Saturday, July 4, 2015

My Cat Is Radioactive

So, when we got back from our trip before last (the one to the Midwest, not the one to Arkansas), our cat-sitter reported that one of our cats, little Hastur, has been drinking a lot of water, and there'd been a lot of activity in the dirt box. That in itself's not a big thing, given how hot it's been this summer, except that being both overweight and thirsty all the time are two of the warning signs of diabetes, and we wanted to make sure she didn't have it (or got prompt treatment if she did).

Turns out it's not diabetes, but it's a good thing we got her tested because in the process we discovered she has a hyperthyroid condition. As the vet explained this, older cats sometimes get a benign tumor in their thyroid gland, which goes into overdrive, causing it to boost their metabolism. The cat starts losing weight (she's dropped from 15 to 12 pounds between vet visits) and its behavior changes. We'd noticed that Hastur was much more alert lately and also becoming talkative for the first time in her life, but we attributed that to her filling in some of the  void caused by Rigby's passing.

In any case, there's a treatment for hyperthyroidism in cats that's expensive but is said to have a 95% success rate. There wasn't time to get things set up before we left for our then-pending Arkansas trip, but we read up on it and got her an appointment at the Hyperthyroid Treatment center down in Tacoma. Once we were back from the trip, it was time for her big adventure.  We dropped her off Tuesday, which was hard, and got daily updates on how she was doing.* Since the treatment involves injecting the cat with a radioactive isotope of iodine (I-131), she couldn't be released until the radioactive iodine in her system fell below a certain point,** making her street-legal, so to speak, again. I was out Thursday (working on my Ch Wms piece down at the local Starbucks) when Janice got a call that Hastur cd come home if we came and picked her up right away, so she set off and braved the Kent-to-Tacoma traffic in rush hour, collected little Hastur (who I'm sure was VERY happy to see her).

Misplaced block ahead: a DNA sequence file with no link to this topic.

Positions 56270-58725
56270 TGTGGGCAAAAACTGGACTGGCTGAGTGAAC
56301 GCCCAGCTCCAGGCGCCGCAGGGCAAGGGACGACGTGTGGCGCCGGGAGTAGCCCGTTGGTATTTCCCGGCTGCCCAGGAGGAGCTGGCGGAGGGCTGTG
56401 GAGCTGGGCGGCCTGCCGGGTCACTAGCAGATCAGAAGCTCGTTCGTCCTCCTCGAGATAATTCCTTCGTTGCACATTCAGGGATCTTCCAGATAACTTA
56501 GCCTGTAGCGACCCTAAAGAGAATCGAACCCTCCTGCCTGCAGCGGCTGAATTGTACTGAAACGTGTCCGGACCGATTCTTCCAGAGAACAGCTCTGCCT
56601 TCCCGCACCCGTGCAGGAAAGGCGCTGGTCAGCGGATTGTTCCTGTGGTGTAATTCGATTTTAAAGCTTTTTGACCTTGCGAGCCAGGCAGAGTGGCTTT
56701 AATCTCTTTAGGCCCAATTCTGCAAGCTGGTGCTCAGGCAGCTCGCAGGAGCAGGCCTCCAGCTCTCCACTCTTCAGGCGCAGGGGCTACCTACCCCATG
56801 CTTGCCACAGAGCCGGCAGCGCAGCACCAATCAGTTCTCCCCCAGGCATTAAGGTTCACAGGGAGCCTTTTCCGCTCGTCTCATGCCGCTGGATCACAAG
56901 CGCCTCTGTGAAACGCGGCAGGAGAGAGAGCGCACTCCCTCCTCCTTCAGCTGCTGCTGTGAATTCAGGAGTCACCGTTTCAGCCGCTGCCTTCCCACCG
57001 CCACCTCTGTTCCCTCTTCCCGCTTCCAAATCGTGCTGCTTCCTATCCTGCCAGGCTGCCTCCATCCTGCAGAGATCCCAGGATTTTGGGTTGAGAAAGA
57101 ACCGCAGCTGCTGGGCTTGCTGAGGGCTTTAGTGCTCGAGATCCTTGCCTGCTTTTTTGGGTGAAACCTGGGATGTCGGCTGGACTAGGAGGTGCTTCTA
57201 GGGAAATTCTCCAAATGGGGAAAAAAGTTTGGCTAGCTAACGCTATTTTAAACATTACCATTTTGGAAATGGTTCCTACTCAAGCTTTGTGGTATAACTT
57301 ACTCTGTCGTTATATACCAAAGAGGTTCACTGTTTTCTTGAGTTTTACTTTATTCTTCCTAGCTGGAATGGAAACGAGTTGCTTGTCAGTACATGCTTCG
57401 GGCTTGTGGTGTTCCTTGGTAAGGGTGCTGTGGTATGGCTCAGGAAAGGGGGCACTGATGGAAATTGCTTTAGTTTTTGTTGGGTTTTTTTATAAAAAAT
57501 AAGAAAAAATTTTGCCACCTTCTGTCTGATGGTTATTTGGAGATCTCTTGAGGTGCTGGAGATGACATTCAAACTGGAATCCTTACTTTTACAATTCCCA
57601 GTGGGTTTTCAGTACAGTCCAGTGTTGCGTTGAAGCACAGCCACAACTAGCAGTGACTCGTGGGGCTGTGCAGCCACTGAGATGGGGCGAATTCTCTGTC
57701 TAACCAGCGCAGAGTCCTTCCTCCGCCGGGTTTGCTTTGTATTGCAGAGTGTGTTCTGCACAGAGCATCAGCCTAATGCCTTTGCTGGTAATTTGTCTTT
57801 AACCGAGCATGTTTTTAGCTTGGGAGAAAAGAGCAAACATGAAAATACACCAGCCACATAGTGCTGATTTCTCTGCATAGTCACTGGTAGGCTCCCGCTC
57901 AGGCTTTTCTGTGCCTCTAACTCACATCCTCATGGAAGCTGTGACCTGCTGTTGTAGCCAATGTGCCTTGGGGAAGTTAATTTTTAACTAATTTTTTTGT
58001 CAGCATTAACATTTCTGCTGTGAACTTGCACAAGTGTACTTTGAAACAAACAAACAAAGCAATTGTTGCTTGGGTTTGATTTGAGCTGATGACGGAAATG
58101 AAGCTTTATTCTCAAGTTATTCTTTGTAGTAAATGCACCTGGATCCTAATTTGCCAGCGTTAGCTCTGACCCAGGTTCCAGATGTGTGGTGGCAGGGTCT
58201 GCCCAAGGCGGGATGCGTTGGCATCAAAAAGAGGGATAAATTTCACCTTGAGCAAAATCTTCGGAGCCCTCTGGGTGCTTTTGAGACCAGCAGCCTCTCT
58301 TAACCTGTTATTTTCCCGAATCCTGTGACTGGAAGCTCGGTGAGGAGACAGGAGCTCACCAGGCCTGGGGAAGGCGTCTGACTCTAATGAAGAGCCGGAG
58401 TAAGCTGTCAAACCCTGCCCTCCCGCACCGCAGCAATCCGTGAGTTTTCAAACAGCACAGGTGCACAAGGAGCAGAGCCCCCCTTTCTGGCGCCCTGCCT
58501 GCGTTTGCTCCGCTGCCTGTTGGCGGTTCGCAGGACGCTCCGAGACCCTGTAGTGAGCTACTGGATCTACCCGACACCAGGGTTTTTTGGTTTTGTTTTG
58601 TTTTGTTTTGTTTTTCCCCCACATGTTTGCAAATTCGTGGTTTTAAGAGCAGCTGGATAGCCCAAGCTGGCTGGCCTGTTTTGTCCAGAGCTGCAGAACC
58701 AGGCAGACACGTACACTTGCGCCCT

She came home slightly loopy (prob. a side-effect from cat-tranquilizers they had her on), with a list of do's and don'ts' regarding everything from what to do with the contents of her dirt box (where there could be concentrations of radiation), about not being in direct contact with the cat for more than one hour, cumulatively, per day, not letting her sleep with us, and so forth. All these were protective measures, it turned out, the actual risk being v. low (in a worse case, we might be exposed to as much radiation as we just got from cosmic rays during our recent flight to Arkansas and back).

Hastur was clearly delighted to be back home again, and has been fairly clingy ever since, as often as not staying in the same room with one or both of us. Feanor, on the other hand, has been weirded out by the whole thing. He didn't notice she was gone for the better part of a day, after which he seemed to adjust pretty well. But when she came back, he looked as if he'd seen The Ghost of Hastur, hissing and running away from her. Even after he calmed down a bit, he's crouch down and stare at her as if he could see with a cloud of radiation round her and shooting off rays in all directions. He's finally calmed down as of Friday night.

As for Hastur, she seems to be doing well. She doesn't like the pill we're to give her for her heart (her heartbeat is up to about 300 times per minute, which is too high), but at least it's a tiny one. We need to get her some kind of pill-pocket, but for now we've worked out a regimen that seems to be working: we give her a treat (her favorite kind, Feline Greenies), then the pill, then a second treat. The idea of the second treat is a reward and also a way to make sure she swallowed the pill (some cats are clever about carrying them around unswallowed in the mouth for several minutes), while the first treat is to get her willing to swallow what comes next. So, not ideal, but workable. Which is good, because while the murmur and elevated heartbeat might clear up on their own once her body resets after the thryoid treatment, it's quite possible she'll be on the twice-daily pill regimen the rest of her life -- which, now that we've got the hyperthyroidism taken care of, will we hope be a long and happy one.

When I started to write this post, she was all over paws-on-the-keyboard; now she's in her favorite box on my desk, snoozing away. Neither she now Feanor's going to enjoy the fireworks tonight, but at least they're both home and safe.

--John R.
current reading: THE REGION OF THE SUMMER STARS (Wms; re-reading), YOUNG MEN IN SPATS (Wodehouse)

*we were glad to hear she enjoyed burrowing in the crinkly paper we left with her and gladly accepted some petting and some of her favorite treats from the vet at the clinic. Felliway, we understand, was also involved on behalf of positive mood reinforcement.

**she got 3.75 millicuries; apparently it usually works its way through and out of the cat's system at the rate of about one mCi per day

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